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Mother's Agenda 1969
(Volume 10)

Agenda 1969 (Vol. 10).jpg
PDF (358 pages)

(Jocelyn:) “The whole place [the Ashram] was... like nothing I had ever seen. I had been travelling at that point off and on for years. I travelled extensively, to Middle East and Mexico and Europe, Nepal, Morocco. I had never come across anything like that, that had the kind of light that that Sri Aurobindo Ashram had in 1969. The place was luminous. There were all these old sadhaks there sitting on chairs, offering you chairs, flowers everywhere. The ashrams I had visited were not at all like that. Then they put me in Castelini Guest-House, which is where John Kelly was staying. And John Kelly told me all his miraculous experiences with the Mother and Sri Aurobindo. Which I thought were fun stories. I didn't believe a word of it, but they were great stories. And then Ananta came in, he had just escaped from Jipmer madhouse, he was so far out, so crazy. … (He is Bjorn in Satprem's book, The Sannyasi.) He took me to his island, which was so beautiful you can't imagine. Then John took me to meet Maggi Lidchi, who is an impressive person...
         All the time I am stuck there in Pondy because I am waiting for money.
         Then August 15, Darshan Day. I go to the Ashram by 10 o'clock in the morning, with my daughter on my arm, to sit in the meditation, and they stopped me at the gate: “No, no, no children.” What! I go back to the guest-house, sit down in front of a photo of Sri Aurobindo, and – you are not going to believe this – he smiled at me. I was...
         The next day or two I got a message: “Time for you to leave the guest-house, you had permission to stay until Darshan, Darshan is over, go.” So I decided to go to Ceylon and back to America. I was still waiting for a cheque. I moved into the Quality Hotel by the park. Now I didn't tell anybody where I was, I had never written to Mother, I had made no approach to her. I left the guest-house in the morning, moved into the Quality Hotel. 4 o'clock in the afternoon, Maggi Lidchi comes to me and says, “I have a message for you from the Mother, ‘Don't worry about money, you can use all the facilities of the Ashram and Auroville, love and blessings, Mother’ ”... I had made no movement from my side towards her!
         ... Of course it was not possible to stay, because I was in India on a tourist visa, etc.... I didn't worry about stuff like that. There was no reality in Mother's world, except Mother. Everything else was just circumstances which she would move around.”[1]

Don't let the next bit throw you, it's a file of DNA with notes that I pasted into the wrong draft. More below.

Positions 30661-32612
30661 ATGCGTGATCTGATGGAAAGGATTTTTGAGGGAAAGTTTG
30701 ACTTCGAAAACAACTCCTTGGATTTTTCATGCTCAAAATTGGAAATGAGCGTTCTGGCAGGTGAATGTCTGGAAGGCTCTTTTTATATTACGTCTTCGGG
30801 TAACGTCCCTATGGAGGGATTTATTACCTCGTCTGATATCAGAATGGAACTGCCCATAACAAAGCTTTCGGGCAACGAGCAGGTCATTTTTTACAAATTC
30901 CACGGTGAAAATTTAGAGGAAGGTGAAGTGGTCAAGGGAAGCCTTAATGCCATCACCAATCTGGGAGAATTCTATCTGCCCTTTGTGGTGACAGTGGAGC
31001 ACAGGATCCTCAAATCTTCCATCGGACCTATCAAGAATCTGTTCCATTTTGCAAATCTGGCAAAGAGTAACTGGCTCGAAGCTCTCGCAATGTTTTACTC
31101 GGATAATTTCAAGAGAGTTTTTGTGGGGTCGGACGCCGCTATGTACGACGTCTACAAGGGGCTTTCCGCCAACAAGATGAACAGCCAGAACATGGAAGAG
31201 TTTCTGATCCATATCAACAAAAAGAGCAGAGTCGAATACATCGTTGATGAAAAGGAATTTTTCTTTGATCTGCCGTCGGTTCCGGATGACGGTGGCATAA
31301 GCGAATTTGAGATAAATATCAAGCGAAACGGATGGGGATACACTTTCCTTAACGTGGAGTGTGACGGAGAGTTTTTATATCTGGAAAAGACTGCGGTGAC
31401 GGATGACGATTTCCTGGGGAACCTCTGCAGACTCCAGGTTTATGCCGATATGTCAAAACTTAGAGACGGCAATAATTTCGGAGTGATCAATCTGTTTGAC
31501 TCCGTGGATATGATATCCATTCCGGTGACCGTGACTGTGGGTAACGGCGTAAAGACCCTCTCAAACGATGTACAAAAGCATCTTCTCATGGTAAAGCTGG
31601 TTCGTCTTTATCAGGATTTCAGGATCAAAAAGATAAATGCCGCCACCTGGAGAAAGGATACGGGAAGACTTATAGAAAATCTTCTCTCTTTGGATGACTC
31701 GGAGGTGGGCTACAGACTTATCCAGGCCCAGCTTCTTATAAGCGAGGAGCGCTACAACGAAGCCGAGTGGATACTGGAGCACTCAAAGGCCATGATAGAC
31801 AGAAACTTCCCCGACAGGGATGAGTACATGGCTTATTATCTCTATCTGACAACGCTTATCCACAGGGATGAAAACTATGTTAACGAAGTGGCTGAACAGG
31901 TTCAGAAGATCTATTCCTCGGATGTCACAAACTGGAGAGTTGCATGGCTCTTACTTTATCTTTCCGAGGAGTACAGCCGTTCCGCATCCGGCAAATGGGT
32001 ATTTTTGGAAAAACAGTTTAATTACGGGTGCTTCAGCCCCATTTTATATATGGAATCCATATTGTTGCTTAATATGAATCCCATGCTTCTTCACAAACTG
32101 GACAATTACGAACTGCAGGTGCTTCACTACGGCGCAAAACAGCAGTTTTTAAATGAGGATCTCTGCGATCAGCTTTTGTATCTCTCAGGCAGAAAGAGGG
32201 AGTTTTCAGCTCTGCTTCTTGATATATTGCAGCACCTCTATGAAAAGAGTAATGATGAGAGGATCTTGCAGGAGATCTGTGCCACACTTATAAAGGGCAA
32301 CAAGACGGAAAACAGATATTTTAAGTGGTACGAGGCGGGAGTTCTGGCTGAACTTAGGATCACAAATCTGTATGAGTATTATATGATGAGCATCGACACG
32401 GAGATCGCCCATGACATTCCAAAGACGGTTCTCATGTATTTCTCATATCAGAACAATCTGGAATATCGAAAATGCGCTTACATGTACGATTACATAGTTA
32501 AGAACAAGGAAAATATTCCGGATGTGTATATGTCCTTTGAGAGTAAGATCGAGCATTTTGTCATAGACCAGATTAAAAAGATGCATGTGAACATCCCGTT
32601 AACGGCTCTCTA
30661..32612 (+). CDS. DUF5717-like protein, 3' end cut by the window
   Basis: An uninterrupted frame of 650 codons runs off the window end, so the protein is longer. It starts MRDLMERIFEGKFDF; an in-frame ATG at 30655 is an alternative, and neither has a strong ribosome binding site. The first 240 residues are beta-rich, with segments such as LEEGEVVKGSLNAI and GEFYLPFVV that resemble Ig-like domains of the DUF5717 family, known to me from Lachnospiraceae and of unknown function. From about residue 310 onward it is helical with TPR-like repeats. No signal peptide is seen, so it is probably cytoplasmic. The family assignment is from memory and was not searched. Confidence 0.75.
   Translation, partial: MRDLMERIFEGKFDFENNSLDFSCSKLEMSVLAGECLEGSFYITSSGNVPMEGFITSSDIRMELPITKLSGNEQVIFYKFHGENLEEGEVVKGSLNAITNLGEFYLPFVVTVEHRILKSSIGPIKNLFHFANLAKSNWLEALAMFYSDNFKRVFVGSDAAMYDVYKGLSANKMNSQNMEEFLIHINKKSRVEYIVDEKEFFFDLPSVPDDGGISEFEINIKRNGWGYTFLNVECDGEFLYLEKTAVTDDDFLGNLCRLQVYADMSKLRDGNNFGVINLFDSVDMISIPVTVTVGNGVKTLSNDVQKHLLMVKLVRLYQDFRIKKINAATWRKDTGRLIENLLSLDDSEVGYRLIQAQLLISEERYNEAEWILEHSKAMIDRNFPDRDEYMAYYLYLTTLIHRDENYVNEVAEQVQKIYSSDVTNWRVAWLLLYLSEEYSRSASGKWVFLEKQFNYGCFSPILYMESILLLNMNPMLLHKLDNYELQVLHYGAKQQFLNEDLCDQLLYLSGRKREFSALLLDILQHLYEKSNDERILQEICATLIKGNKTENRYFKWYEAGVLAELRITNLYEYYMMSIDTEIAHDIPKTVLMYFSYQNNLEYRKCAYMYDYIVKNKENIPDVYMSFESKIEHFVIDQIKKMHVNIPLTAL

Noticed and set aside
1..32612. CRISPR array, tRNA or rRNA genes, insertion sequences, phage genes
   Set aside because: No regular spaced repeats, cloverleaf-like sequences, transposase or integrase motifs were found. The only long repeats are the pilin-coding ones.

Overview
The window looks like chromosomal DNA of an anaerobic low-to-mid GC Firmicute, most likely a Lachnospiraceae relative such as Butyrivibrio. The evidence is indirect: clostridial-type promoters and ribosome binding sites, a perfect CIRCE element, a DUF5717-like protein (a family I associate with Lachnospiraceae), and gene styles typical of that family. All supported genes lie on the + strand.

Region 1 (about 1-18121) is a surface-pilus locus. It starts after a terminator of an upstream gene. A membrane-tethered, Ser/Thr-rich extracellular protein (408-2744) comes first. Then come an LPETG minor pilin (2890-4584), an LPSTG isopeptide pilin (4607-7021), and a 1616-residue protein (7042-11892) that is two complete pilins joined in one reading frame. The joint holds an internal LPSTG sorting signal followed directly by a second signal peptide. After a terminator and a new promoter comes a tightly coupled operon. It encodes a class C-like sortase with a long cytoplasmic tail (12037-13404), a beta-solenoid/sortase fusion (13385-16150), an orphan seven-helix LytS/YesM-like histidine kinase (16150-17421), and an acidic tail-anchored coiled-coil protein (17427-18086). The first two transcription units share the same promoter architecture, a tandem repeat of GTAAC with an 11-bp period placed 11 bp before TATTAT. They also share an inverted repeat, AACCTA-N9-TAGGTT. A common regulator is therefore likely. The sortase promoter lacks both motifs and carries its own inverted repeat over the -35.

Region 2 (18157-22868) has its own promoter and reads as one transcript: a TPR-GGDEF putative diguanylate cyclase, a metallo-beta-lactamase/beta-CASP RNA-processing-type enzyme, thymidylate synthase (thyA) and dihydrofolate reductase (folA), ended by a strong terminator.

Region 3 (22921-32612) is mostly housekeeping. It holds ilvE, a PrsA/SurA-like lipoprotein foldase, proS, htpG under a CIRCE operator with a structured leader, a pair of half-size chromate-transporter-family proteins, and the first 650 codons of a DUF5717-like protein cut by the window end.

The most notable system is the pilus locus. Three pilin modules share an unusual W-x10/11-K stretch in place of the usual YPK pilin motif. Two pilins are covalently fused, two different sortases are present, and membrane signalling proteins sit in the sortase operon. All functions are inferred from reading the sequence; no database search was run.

(Savitra:) “Vincenzo, who had been living at Promesse, returned to Europe with plans to organise a caravan of workers who would be attracted by the possibility which Auroville represented and willing to participate in the building of an advance colony, Auromodèle. Through French radio and press interviews, a small group formed. At midnight of August 15th, 1969, the caravan of 15 left, all French except Steven, an Australian, and Krishna, a Moroccan. Even the few who had some insight into the spiritual-material tautology of Auroville, who had sensed its evolutionary implications, had no idea of the crucible that awaited them – in a more ancient tongue, the tapasya.
         After six weeks of arduous journey, the assemblage arrived at what was to become Aspiration. It was October 2nd, 1969. Joined by some few others, they numbered 25.
         ... This was the first collective working – the first collective unit as opposed to the scattered individuals and families present in other areas of Auroville at the time. It was not only the primitive struggle with the terrain and the elements an opaque wasteland fired by an acid sun – but the deeper struggle within and with others. The exterior scene reflected the interior.”[2]

{{#ask:Year::1969 |?Author |format=broadtable |limit=500 |link=all |headers=show |mainlabel=Articles from 1969 |searchlabel=... further results |class=sortable wikitable smwtable }}

  1. Turning Points: An inner story of the beginnings of Auroville, p.8, “Come to India Now!”
  2. Savitra, Auroville: The first 6 years (1968-1974)

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